Lumbar disk herniation (LDH) is a degenerative pathology. Although LDH generally occurs without migration of the fragment to the levels above or below, in 10% of the cases, this circumstance might happen. In these cases, the standard interlaminar approach, described by Caspar cannot be performed without laminotomies, interlaminectomies, or partial or total facetectomies. The translaminar approach is the only "tissue-sparing" technique viable in cases of cranially migrated LDH encroaching on the exiting nerve root in the preforaminal zones, for the levels above L2-L3, and in the preforaminal and foraminal zones, for the levels below L3-L4 (L5-S1 included, if a total microdiscectomy is unnecessary). This approach is more effective than the standard one, because it resolves the symptoms; it is associated with less postoperative pain and faster recovery times without the risk of iatrogenic instability, and it can also be used in cases with previous signs of radiographic instability. The possibility to spare the flavum ligament is one of the main advantages of this technique. For these reasons, the translaminar approach is a valid technique in terms of safety and efficacy. In this article the surgical technique will be extensively analyzed and the tips and tricks will be highlighted.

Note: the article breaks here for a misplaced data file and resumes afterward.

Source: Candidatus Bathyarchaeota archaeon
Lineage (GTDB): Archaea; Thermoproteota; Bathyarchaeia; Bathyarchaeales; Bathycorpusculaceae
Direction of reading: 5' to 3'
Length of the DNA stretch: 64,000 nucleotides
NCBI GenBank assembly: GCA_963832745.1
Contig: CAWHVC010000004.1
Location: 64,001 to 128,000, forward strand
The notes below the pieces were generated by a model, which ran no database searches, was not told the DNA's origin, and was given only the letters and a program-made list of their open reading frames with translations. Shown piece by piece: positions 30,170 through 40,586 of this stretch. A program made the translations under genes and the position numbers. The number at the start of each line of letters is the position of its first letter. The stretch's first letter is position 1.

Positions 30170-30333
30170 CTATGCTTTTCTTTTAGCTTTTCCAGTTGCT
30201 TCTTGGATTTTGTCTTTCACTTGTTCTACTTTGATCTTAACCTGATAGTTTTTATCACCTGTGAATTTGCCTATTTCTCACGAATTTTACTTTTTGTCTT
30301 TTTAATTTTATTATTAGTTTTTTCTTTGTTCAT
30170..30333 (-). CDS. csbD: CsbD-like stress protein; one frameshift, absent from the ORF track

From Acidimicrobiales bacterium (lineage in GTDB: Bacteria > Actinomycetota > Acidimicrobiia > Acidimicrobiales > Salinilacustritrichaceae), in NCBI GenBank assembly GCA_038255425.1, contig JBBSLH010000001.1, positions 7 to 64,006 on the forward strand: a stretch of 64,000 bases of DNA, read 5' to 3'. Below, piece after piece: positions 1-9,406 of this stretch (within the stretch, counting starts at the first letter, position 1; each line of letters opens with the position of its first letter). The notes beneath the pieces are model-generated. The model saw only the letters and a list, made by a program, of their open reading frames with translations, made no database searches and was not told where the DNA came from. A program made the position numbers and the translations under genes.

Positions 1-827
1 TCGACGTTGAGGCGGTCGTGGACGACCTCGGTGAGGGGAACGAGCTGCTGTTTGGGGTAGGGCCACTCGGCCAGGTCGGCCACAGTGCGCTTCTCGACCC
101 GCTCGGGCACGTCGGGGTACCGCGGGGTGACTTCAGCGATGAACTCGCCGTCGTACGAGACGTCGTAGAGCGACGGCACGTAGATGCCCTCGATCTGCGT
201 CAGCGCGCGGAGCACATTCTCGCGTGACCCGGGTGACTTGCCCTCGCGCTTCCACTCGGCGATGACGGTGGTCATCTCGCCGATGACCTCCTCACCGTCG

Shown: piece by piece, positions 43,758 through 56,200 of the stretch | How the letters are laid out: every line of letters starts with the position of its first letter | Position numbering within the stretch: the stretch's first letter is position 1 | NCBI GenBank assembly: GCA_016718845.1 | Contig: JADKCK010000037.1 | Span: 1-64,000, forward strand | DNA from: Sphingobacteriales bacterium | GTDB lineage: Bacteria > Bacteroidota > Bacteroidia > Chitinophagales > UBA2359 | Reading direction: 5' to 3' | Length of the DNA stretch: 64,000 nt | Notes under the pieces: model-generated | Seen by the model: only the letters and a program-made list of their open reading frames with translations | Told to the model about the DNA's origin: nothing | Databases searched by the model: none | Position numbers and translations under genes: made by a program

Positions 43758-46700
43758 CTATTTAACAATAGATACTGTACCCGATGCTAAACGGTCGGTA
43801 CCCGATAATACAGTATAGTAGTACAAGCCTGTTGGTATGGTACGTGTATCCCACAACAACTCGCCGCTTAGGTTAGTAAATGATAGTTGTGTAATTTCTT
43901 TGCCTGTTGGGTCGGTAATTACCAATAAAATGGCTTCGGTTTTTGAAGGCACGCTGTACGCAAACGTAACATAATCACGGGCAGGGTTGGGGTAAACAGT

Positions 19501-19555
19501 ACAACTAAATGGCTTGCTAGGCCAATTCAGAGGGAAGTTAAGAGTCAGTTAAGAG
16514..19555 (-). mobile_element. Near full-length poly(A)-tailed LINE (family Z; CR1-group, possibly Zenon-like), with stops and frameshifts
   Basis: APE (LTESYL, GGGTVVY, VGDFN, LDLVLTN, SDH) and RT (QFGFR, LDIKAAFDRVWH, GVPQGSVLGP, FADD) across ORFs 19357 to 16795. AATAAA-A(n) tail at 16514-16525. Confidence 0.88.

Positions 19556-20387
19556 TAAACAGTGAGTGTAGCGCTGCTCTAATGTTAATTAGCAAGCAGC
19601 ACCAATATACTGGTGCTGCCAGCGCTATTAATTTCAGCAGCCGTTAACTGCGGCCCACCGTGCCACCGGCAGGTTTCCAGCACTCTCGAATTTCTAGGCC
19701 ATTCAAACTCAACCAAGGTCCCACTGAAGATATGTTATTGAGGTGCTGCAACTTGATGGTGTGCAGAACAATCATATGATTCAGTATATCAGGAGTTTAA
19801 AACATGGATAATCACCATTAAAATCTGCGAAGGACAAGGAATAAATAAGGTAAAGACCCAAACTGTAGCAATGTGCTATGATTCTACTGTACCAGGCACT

Technical note: microdiscectomy and translaminar approach

GALZIO, RENATO;
2015-01-01

Abstract

Lumbar disk herniation (LDH) is a degenerative pathology. Although LDH generally occurs without migration of the fragment to the levels above or below, in 10% of the cases, this circumstance might happen. In these cases, the standard interlaminar approach, described by Caspar cannot be performed without laminotomies, interlaminectomies, or partial or total facetectomies. The translaminar approach is the only "tissue-sparing" technique viable in cases of cranially migrated LDH encroaching on the exiting nerve root in the preforaminal zones, for the levels above L2-L3, and in the preforaminal and foraminal zones, for the levels below L3-L4 (L5-S1 included, if a total microdiscectomy is unnecessary). This approach is more effective than the standard one, because it resolves the symptoms; it is associated with less postoperative pain and faster recovery times without the risk of iatrogenic instability, and it can also be used in cases with previous signs of radiographic instability. The possibility to spare the flavum ligament is one of the main advantages of this technique. For these reasons, the translaminar approach is a valid technique in terms of safety and efficacy. In this article the surgical technique will be extensively analyzed and the tips and tricks will be highlighted.
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Utilizza questo identificativo per citare o creare un link a questo documento: https://hdl.handle.net/11697/104349
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